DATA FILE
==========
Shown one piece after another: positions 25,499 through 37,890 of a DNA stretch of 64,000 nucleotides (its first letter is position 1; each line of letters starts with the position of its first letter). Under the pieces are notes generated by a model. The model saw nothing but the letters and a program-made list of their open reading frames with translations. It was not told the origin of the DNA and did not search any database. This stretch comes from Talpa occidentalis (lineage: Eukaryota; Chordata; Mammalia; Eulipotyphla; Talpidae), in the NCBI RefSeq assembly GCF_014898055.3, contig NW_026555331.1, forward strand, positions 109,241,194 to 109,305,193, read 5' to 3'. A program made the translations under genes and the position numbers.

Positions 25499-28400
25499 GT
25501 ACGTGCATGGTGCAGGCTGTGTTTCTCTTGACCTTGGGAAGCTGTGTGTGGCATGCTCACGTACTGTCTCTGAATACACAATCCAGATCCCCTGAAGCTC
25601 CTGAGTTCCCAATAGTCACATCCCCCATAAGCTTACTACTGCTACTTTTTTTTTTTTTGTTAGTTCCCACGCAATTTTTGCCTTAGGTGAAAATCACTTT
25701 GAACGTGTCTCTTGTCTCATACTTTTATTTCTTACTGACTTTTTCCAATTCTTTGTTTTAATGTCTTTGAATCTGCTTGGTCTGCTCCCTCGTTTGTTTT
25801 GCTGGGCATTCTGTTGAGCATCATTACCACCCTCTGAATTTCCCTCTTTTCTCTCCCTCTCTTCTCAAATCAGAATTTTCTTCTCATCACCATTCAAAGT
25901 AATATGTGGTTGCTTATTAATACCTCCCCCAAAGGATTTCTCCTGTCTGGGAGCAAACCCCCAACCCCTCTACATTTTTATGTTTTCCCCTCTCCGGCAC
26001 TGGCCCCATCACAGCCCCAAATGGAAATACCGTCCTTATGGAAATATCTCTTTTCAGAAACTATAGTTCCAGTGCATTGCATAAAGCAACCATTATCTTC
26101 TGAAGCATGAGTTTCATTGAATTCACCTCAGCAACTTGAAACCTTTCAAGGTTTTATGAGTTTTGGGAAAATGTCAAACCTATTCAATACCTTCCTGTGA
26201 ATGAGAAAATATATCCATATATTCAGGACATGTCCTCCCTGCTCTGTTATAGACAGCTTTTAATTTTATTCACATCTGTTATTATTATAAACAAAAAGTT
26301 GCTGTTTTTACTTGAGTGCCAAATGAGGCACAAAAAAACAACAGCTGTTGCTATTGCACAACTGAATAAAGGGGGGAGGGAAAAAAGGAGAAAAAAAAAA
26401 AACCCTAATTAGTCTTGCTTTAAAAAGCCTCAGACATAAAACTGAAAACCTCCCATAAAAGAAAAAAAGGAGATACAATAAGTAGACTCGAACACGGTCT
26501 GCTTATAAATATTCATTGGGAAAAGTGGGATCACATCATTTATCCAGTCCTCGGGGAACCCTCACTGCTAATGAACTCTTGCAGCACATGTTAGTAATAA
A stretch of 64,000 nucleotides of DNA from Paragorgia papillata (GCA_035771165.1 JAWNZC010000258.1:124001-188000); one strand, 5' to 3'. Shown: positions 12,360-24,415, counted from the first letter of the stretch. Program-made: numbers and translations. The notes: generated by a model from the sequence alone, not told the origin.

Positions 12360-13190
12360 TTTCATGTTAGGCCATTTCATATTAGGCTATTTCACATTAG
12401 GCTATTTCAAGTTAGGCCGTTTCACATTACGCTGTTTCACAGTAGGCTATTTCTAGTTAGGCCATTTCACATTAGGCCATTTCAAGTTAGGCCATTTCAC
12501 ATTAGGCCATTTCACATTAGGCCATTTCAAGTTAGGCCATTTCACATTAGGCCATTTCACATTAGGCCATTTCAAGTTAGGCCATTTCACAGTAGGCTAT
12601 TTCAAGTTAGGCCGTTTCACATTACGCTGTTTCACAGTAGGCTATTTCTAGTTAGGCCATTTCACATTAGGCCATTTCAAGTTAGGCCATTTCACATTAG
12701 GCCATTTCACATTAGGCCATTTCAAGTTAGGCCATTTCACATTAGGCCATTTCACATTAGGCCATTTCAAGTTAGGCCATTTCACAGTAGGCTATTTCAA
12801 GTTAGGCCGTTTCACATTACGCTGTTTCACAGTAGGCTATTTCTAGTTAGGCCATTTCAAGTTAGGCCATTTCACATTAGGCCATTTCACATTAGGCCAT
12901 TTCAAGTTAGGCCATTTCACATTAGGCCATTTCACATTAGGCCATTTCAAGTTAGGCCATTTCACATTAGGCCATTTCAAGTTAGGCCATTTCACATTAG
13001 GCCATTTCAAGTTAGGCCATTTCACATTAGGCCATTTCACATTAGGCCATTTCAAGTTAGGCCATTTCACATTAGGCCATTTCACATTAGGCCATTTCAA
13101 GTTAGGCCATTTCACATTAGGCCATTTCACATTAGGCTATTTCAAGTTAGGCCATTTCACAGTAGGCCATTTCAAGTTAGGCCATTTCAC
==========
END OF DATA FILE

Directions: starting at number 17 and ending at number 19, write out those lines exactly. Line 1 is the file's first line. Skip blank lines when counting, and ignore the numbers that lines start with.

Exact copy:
12360 TTTCATGTTAGGCCATTTCATATTAGGCTATTTCACATTAG
12401 GCTATTTCAAGTTAGGCCGTTTCACATTACGCTGTTTCACAGTAGGCTATTTCTAGTTAGGCCATTTCACATTAGGCCATTTCAAGTTAGGCCATTTCAC
12501 ATTAGGCCATTTCACATTAGGCCATTTCAAGTTAGGCCATTTCACATTAGGCCATTTCACATTAGGCCATTTCAAGTTAGGCCATTTCACAGTAGGCTAT